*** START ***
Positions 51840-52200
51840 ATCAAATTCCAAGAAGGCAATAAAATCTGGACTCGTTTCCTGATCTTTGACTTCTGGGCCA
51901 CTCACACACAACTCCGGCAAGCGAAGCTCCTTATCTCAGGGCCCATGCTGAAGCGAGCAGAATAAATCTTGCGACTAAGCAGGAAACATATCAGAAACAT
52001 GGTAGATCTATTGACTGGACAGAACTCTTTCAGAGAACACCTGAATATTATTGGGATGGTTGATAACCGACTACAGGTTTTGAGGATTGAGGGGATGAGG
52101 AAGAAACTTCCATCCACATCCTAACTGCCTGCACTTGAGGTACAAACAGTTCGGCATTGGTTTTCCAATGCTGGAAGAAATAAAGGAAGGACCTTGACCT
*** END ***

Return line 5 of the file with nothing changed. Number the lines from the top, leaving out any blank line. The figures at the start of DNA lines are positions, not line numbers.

52101 AAGAAACTTCCATCCACATCCTAACTGCCTGCACTTGAGGTACAAACAGTTCGGCATTGGTTTTCCAATGCTGGAAGAAATAAAGGAAGGACCTTGACCT